Japan live blog: Radiation levels spike near damaged nuclear plant
A rescue team looks for bodies among destroyed houses and debris in the tsunami-damaged town of Otsuchi in Iwate prefecture on March 26.
March 27th, 2011
09:19 AM ET

Japan live blog: Radiation levels spike near damaged nuclear plant

A magnitude 9.0 earthquake hit northern Japan on March 11, triggering tsunamis that caused widespread devastation and crippled a nuclear power plant. Are you in an affected area? Send an iReport. Read the full report on the quake's aftermath and check out our interactive explainer on Japan's damaged nuclear reactors.

[9:16 a.m. ET Sunday, 10:17 p.m. Sunday in Tokyo] Tokyo Electric says it is re-checking its results for a form of radioactive iodine in water from the No. 2 reactor's turbine building at Fukushima Daiichi after Japan's nuclear safety agency questioned extremely high figures released earlier Sunday.

[1:30 a.m. ET Sunday, 2:30 p.m. Sunday in Tokyo] Radiation levels in pooled water tested in the No. 2 nuclear reactor's turbine building at the Fukushima Daiichi power plant are 10 million times normal, a power company official said Sunday. Japan's nuclear and industrial safety agency reports the surface water showed 1,000 millisieverts of radiation. By comparison, an individual in a developed country is naturally exposed to 3 millisieverts per year, though Japan's health ministry has set a 250 millisievert per year cumulative limit before workers must leave the plant. One person was working in and around the No. 2 reactor when the test result became known, according to an official with the Tokyo Electric Power Company, which runs the plant. That individual subsequently left, and work there has stopped until the government signs off on the power company's plan to address the issue.

The process to start removing pooled water from that building had been set for late Sunday morning, Hidehiko Nishiyama, an official with Japan's nuclear safety agency, previously told reporters.

[1 a.m. ET Sunday, 2  p.m. Sunday in Tokyo] Radiation levels in pooled water tested in the No. 2 nuclear reactor's turbine building at the Fukushima Daiichi power plant are 10 million times normal, a power company official said Sunday.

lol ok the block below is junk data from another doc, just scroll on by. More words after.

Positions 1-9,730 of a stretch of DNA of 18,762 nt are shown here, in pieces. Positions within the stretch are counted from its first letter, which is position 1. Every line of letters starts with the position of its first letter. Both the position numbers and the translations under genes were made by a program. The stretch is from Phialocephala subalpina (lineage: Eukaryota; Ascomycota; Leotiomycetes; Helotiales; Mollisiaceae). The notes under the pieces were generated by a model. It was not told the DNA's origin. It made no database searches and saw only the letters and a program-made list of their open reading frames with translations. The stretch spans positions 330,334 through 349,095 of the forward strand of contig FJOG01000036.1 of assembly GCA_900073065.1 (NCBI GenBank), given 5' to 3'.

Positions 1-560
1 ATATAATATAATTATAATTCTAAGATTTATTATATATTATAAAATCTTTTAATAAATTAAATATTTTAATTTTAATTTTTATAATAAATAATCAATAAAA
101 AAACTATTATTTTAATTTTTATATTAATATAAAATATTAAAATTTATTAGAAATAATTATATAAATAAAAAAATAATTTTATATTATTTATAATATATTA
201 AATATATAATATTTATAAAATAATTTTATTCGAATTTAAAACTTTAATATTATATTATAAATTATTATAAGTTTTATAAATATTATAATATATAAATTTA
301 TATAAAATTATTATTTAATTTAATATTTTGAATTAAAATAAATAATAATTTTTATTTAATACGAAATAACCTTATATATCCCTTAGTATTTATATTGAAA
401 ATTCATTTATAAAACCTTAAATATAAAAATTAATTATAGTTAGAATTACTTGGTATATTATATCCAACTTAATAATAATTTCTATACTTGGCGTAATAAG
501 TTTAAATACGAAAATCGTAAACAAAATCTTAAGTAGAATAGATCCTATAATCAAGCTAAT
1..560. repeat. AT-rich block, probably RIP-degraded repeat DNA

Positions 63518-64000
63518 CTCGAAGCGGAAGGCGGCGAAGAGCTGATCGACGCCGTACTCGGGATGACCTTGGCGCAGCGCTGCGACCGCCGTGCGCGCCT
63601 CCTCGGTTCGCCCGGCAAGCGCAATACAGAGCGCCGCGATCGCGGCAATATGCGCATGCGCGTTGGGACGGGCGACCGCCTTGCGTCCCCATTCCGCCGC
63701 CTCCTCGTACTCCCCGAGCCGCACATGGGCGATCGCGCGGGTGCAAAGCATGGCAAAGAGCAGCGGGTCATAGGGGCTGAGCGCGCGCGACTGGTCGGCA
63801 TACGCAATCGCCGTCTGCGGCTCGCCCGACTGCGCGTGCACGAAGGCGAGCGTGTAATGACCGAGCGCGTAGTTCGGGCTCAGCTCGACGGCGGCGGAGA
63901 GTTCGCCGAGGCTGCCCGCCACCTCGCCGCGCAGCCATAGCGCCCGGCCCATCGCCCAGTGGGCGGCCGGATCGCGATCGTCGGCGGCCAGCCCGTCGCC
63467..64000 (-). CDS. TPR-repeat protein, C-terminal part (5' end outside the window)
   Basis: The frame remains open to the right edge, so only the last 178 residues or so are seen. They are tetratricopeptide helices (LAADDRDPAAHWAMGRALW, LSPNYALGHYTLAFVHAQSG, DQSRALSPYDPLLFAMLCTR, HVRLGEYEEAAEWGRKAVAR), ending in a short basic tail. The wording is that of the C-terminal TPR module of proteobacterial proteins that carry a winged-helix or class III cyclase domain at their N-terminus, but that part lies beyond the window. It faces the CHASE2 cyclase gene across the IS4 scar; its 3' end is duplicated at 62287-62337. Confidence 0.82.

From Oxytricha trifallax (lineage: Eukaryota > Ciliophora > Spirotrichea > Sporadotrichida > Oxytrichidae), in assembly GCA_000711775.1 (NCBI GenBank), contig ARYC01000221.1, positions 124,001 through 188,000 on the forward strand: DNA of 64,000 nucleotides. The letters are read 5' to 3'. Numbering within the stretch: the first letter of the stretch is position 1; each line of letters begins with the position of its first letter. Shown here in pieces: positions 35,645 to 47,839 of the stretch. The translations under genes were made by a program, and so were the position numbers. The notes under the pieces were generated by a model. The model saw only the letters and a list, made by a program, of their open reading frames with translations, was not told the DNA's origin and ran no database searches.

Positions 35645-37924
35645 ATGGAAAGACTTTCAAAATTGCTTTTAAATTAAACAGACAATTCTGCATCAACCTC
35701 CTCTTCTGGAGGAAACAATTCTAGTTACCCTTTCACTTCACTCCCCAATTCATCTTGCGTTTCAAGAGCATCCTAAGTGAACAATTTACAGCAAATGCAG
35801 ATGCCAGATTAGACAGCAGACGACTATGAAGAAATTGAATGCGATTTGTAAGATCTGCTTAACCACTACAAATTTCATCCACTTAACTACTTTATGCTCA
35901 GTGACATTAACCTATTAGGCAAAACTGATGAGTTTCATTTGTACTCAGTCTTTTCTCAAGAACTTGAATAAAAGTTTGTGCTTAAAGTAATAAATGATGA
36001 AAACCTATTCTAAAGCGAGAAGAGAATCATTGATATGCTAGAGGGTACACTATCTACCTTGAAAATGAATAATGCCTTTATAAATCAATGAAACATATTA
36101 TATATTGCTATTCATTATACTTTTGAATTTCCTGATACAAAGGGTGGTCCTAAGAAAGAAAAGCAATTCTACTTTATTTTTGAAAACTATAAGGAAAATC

Japan's nuclear and industrial safety agency reports the surface water showed 1,000 millisieverts of radiation. By comparison, an individual in a developed country is naturally exposed to 3 millisieverts per year, though Japan's health ministry has set a 250 millisievert per year cumulative limit before workers must leave the plant.

One person was working in and around the No. 2 reactor when the test result became known, according to an official with the Tokyo Electric Power Company, which runs the plant. That individual subsequently left, and work there has stopped until the government signs off on the power company's plan to address the issue.

The process to start removing pooled water from that building had been set for late Sunday morning, Hidehiko Nishiyama, an official with Japan's nuclear safety agency, previously told reporters.

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Filed under: 2011 tsunami • Japan
soundoff (135 Responses)
  1. david s

    @ JAZZ7 I don't want 2 be one ! But you are right all guys are at some point or another!Just some more than others!LOL

    March 28, 2011 at 9:55 am | Report abuse |
  2. david s

    Guess Im the only bloger out there this morning!

    March 28, 2011 at 10:05 am | Report abuse |
  3. david s

    Well about time to get to work and stop play'n on my ph. later ya'll